Are you interested in making your own fresh pasta? You will one need just four…
Homemade Cuttlefish Ink Pasta
Spring is almost here, my favorite season of the year, the feast of life. I decided to celebrate it with a wonderful black (weird eh?) recipe: homemade cuttlefish ink pasta.
So, homemade cuttlefish ink pasta. Are you scared of the idea of making your own pasta? I get it, it sounds a little bit scary. But really, you have to believe me, it is a wonderful process. Especially if you love cooking from scratch.
I am totally in love with the homemade cuttlefish ink pasta recipe. Not only for the taste of the sea that I had in my plate but also for the philosophy of the recipe. The recipe shows the needed respect to the key ingredient used, meaning the cuttlefish.
What I mean? The black color of the pasta comes from the cuttlefish ink that I would otherwise have thrown away. You know, I’m a big fan of what we call “love food, hate waste”. With this recipe you can use the ink of the cuttlefish for colouring the pasta and its flesh for making a perfect sauce to accompany your pasta.
Tips for making the perfect pasta
When I have made homemade pasta for the very first time I was pretty nervous about the result. The whole process takes time and patience, while if you fail a lot of ingredients goes to waste. So I thought to gather some helpful tips in order to mitigate the chances of failure. Here’s what I’ve learned:
- The flour: Good pasta stands out from its texture. Right texture can be achieved through fine semolina (or semola flour), do not use only flour. In the recipes that I have made I add put fine semolina and 00 type flour in a ratio of 1:2, or 2+. There are recipes that contain only semola flour, but I have not tried so I have no opinion.
- Moisture: Moisture in pasta dough comes from eggs, olive oil, water, cuttlefish ink or even pulp of ground vegetables such as spinach. Whatever lectures you choose, keep in mind the following rule: measure the amount of flours and add 30% liquids and 1% salt. Also, have in mind the temperature of the liquids, not hot or cold. Keep them at room temperature. While, they should be added slowly to the flour mixture.
- Kneading: Whether you choose kneading by hand (I have never done it, in the end I always get to the mixer) or by using the mixer, remember one thing: the dough will never be a nice smooth dough, it will have something some crumbs. Just push inside the dough the crumbs until the ingredients are no longer visible.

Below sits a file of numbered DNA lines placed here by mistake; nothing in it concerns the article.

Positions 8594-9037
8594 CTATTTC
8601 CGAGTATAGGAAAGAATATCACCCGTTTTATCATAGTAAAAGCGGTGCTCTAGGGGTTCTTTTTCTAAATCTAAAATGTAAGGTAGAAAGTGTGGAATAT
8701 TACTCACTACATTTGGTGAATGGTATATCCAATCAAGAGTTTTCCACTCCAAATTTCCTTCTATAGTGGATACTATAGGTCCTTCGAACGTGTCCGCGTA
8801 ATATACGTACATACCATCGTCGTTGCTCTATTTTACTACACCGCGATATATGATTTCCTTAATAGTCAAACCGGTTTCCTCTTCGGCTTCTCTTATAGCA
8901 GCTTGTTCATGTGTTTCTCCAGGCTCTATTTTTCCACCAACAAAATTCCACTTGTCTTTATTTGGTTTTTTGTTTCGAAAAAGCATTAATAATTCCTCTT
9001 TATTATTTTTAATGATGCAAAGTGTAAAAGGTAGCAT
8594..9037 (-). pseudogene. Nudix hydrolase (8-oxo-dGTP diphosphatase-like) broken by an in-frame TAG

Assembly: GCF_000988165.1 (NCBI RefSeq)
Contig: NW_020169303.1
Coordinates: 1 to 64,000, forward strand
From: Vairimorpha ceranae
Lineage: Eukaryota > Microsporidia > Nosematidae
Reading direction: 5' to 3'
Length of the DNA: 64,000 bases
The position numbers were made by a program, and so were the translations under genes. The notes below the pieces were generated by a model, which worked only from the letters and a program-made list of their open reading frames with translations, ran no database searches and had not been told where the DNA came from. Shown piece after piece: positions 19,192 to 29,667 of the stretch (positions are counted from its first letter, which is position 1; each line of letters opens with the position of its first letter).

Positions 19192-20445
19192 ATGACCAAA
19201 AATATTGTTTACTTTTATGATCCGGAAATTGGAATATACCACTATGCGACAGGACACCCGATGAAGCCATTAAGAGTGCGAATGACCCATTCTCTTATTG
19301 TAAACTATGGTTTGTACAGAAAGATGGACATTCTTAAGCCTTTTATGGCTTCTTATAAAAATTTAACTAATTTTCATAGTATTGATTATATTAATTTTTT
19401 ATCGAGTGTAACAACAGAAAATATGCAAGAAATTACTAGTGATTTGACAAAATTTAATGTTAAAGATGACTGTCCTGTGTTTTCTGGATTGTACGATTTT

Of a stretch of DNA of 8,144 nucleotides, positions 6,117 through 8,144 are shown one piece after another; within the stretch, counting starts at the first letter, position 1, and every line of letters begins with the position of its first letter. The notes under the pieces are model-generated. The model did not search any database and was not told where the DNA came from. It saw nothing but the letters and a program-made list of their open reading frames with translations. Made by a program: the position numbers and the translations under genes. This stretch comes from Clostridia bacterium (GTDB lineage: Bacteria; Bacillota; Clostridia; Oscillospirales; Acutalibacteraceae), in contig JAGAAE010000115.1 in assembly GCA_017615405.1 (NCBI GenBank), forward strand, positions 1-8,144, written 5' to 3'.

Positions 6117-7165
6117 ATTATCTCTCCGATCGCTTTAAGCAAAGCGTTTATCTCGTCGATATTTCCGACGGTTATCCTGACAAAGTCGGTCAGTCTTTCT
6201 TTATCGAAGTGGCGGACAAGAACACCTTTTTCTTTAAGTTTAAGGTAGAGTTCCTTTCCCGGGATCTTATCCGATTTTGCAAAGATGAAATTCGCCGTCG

- Resting: Like any dough, pasta dough needs rest. Resting allows the flour to hydrate, so the dough becomes smoother and more workable. The dough should rest for at least 30 minutes, ideally for an hour. You can also put it in the refrigerator for one night, just before using it, leave it out of the refrigerator for 30 minutes to come to room temperature before rolling.
- Rolling: After resting, the dough is elastic and ready for shaping. I use a classic pasta cutter for transforming my pasta dough into fettuccine, spaghetti or even ravioli. But you can do it by using a very sharp knife. Cut sheets of pasta in many ways without any particular shape. Strips, noodles, or fold the sheet over and cut to make rounds to form tagliatelle.
- Boiling: You should add enough salt in the boiling water, because the pasta will be a short time in it. Two or three minutes of boiling. How much salt? If you try the water and think you drink sea water then it’s ok.
Homemade Cuttlefish Ink PastaJump to Recipe
Homemade Cuttlefish Ink Pasta
- 4 large eggs (maybe you will need one more egg yolk)
- 1 tbsp cuttlefish ink
- 2 1/4 to 2 1/2 cups 00 flour
- 1 cup fine semola flour or fine semolina
Place eggs and cuttlefish ink in a blender and mix on low speed for a second or two until uniformly colored. This ensures the color is distributed evenly and you don’t end up with a streaky dough.
Combine 00 flour and semolina in the bowl of a stand mixer fitted. Add the egg mixture and knead on low speed for 3-4 minutes or until dough, while it might appear crumbly, will stick together when squeezed. If your dough seems particularly, add a teaspoon or two of water until dough just comes together. At this point I have added the extra egg yolk.
Wrap tightly in plastic wrap and allow to rest at cool room temperature for an hour, or in the fridge for longer. If you rest your dough in the fridge allow it to come to room temperature before rolling, it will need around 30 minutes.
Cut the dough into 4 equal pieces and let’s start its trasnformation, by using a pasta cutter or a sharp knife.
By using a sharp knife: Dust a clean surface with some flour and by using a rolling pin make very thin sheets of dough. Try not to make the edges thicker, the sheet has to be equally thin. To give some shape to the pasta use a very sharp knife. Cut the sheets of pasta in many ways without any particular shape. Strips, noodles, or fold the sheet over and cut to make rounds to form tagliatelle.
By using the pasta maker: Using your hand, press and flatten one piece of dough in order to be able to come through the rollers. Dust the rollers with some flour and feed the dough through the rollers. Dust of excess flour and then fold the rolled dough into thirds. Lightly dust with more flour as needed, then feed the dough through again. Repeat this rolling and folding process once or twice more until the dough is smooth. Once smooth, stop folding, and start increasing the roller settings one notch at a time until the desired thinness is achieved. For fettuccine noodles, I recommend going up to 6 or 7. Feed the piece of dough into the fettuccine cutter.
You can boil pasta immediately in salted water for 2-3 minutes or keep them in the refrigerator for one day. If you leave them in the fridge, sprinkle them with semolina to keep them from sticking together.
I hope to enjoyed my recipe and to make you wanna make some homemade pasta. I really recommend it, it is so relaxing.